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Spring Brings New Growth in More Ways Than One

We don’t need apple blossoms to tell us it is spring. The longer daylight hours let us know winter is over, even though it might be Independence Day before all the snow is melted and everyone can put away their sump pumps and big fans, and use their skiffs for fishing instead of side-street navigation. In the meantime, we’d like our readers to navigate to the two special sections we’ve put together this month—the annual Corporate 100 and Alternative Energy—as well as the rest of the magazine.

Corporate 100: Top Citizens of Industry is by far the largest special section of the two. We congratulate these 100 companies for being driving forces in the Alaska economy—some do business nationally and internationally as well. In addition to the listing, we’ve included a leadership article speaking to the importance of having a succession plan, not just for top leadership, but for all key employees—sound principles for business growth. Plus there are features on three of the Corporate 100, focusing on these companies’ leaders and corporate contributions to Alaska’s economy and communities: Alaska Airlines, Alaska Housing Finance Corp., and Alyeska Resort.

The other special section, Alternative Energy, might be small, but provides an enormous amount of information on a sector of the economy that is growing. We are working on expanding coverage and plan to include an Alternative Energy Directory of firms doing business in Alaska in a future monthly issue as well as the next Power List. For now, we’ve included information about some high profile hydro, wind and solar projects.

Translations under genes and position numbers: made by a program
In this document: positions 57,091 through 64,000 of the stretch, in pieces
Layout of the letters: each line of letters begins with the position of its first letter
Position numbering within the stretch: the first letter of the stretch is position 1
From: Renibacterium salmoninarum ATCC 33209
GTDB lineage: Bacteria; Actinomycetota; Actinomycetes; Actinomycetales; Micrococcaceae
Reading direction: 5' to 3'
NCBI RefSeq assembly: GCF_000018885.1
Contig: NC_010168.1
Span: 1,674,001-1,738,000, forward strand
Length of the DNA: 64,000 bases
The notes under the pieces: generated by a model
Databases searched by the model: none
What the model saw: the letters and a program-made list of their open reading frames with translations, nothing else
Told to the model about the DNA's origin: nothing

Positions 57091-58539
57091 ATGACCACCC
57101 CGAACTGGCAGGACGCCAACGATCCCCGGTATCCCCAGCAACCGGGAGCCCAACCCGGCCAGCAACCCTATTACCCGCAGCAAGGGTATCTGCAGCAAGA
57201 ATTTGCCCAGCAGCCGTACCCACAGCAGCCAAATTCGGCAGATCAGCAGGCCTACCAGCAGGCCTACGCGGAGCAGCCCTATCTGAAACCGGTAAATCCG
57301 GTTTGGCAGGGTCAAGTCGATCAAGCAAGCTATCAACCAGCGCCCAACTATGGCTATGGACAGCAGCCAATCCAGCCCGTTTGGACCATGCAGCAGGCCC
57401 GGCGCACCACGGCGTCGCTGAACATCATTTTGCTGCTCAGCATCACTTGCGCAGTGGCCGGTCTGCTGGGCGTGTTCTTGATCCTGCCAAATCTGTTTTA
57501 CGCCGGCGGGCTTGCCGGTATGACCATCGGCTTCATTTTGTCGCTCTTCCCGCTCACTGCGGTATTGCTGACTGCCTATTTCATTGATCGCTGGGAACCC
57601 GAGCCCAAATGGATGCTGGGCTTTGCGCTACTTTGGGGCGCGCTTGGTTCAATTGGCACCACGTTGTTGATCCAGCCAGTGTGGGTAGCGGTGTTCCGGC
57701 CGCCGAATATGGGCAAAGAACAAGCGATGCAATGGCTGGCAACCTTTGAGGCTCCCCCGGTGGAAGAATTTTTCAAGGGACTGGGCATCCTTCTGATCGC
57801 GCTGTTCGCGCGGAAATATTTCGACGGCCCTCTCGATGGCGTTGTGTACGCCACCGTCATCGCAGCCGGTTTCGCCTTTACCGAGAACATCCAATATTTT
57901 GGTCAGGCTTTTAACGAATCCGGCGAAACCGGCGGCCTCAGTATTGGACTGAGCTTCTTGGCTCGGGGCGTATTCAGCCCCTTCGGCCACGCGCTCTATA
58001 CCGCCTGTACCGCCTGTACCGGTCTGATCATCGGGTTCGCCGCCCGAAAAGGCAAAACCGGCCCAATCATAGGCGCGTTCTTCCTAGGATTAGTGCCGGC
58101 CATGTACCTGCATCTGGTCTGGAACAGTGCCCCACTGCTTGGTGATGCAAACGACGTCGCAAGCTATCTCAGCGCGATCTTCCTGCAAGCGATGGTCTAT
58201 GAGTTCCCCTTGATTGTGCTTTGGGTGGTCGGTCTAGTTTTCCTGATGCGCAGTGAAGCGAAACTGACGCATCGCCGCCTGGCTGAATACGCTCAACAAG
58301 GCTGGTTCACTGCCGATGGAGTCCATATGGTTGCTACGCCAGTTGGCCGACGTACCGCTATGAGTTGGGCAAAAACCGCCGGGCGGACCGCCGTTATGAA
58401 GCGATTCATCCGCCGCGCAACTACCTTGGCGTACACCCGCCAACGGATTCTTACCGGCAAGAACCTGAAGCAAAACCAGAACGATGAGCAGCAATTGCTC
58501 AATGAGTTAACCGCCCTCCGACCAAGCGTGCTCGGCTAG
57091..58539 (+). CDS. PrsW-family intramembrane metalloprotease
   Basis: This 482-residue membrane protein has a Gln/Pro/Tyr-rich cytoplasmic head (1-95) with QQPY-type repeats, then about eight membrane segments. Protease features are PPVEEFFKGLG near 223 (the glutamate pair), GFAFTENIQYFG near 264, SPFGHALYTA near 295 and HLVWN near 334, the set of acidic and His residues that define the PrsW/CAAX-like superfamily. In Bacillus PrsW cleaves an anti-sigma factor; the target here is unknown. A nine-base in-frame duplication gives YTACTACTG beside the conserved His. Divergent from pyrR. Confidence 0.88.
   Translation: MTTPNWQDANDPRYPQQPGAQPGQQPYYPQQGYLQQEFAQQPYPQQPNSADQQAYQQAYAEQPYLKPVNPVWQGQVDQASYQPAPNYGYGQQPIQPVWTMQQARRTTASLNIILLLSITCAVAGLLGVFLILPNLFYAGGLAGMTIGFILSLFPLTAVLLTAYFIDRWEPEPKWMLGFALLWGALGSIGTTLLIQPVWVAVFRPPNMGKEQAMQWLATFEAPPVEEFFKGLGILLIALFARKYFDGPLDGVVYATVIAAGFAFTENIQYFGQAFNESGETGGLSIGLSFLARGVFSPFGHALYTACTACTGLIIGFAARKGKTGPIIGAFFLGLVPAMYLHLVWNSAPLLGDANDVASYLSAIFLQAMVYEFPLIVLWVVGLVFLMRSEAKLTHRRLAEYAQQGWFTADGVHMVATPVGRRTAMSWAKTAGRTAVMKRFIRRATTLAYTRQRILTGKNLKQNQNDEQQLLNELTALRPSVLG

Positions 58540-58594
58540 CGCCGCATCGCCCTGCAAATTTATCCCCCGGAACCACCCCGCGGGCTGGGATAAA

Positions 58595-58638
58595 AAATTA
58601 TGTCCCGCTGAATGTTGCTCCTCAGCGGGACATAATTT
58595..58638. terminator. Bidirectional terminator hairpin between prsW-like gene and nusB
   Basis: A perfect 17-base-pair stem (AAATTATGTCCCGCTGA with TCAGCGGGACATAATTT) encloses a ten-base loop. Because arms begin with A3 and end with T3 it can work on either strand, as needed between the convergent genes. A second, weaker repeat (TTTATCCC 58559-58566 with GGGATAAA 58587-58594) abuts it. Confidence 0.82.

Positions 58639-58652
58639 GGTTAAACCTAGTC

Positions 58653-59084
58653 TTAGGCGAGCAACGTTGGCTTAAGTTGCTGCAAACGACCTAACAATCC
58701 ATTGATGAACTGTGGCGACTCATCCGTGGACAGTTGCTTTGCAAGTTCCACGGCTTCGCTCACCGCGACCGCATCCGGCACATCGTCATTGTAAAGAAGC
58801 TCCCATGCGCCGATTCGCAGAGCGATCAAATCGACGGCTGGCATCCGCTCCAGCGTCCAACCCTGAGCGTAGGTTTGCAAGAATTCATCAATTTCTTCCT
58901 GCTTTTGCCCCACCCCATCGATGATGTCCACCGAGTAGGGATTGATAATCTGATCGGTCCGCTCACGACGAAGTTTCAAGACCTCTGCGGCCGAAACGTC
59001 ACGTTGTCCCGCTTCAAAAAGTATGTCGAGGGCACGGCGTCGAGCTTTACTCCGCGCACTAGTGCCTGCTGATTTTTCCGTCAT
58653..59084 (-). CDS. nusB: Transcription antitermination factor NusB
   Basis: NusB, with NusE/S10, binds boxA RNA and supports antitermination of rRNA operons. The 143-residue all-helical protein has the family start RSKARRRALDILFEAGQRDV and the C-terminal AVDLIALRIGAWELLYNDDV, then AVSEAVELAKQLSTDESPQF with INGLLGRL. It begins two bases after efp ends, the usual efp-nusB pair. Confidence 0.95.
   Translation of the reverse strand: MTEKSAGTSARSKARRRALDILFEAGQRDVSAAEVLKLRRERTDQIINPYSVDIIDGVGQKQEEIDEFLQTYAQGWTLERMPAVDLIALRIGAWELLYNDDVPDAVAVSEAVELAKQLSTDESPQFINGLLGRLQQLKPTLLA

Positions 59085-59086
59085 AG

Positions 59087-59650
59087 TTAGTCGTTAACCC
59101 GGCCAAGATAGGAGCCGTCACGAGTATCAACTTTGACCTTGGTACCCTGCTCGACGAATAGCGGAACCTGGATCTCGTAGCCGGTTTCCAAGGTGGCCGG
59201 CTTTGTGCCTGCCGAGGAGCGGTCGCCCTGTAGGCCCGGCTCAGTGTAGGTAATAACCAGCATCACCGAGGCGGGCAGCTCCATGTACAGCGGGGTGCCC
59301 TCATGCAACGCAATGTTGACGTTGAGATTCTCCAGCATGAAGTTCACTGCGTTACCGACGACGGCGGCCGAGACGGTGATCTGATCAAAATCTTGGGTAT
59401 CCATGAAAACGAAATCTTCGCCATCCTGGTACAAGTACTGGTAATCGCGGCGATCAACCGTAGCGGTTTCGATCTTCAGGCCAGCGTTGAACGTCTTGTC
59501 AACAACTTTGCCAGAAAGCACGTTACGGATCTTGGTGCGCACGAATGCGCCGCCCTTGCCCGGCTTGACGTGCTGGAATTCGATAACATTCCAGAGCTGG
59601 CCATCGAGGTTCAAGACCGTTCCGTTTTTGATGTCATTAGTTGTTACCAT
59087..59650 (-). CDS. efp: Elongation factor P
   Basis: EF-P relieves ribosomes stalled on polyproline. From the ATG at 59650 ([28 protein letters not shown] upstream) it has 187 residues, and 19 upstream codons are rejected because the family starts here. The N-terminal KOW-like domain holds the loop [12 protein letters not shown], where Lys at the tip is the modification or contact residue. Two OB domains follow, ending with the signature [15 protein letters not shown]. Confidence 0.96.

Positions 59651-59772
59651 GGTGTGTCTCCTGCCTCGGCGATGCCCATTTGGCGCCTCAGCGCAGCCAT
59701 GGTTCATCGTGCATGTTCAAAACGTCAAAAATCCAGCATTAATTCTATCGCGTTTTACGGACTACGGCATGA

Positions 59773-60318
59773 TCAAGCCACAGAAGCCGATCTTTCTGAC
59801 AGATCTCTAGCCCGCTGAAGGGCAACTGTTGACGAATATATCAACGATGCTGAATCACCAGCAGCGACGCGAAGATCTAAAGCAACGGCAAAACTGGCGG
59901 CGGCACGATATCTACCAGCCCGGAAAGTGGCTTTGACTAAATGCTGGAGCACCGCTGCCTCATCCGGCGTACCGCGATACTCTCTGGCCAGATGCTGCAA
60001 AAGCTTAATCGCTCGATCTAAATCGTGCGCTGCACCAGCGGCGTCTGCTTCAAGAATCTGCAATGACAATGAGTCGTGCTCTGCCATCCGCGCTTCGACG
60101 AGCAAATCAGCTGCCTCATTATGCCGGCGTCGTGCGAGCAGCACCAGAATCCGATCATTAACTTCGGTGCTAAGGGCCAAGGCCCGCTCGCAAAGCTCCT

One article features the Susitna-Watana Dam. This appears to be a poster child for Alaska to meet one of the legislative intents of the so-called state energy policy passed in 2010 (HB306) with one project. This particular intent is that “the state receive 50 percent of its electric generation from renewable and alternative energy sources by 2025.” If all goes as planned (it may not, you’ll have to read the article to find out why), the multi-billion dollar Susitna-Watana hydro project will be under construction by 2017 and completed by 2023, supplying 2.6 million megawatts of electricity annually.

Susitna-Watana production could bring the total electricity generated in Alaska by renewable means to well over 50 percent, since 25 percent is already being produced through alternative means. A lofty accomplishment, and perhaps by then more of rural Alaska will be connected by some sort of grid as well, so our most energy-challenged communities can share in economies of scale such as the Railbelt enjoys. Also examined this month are wind and solar energy production, with a look at some of the off-grid and on-grid projects for renewable power generation across Alaska.

We’ve put together another really great issue, full of interesting and informative articles about Alaska business and the people who make it happen.

This column originally appeared in the April 2012 print edition of Alaska Business Monthly magazine.

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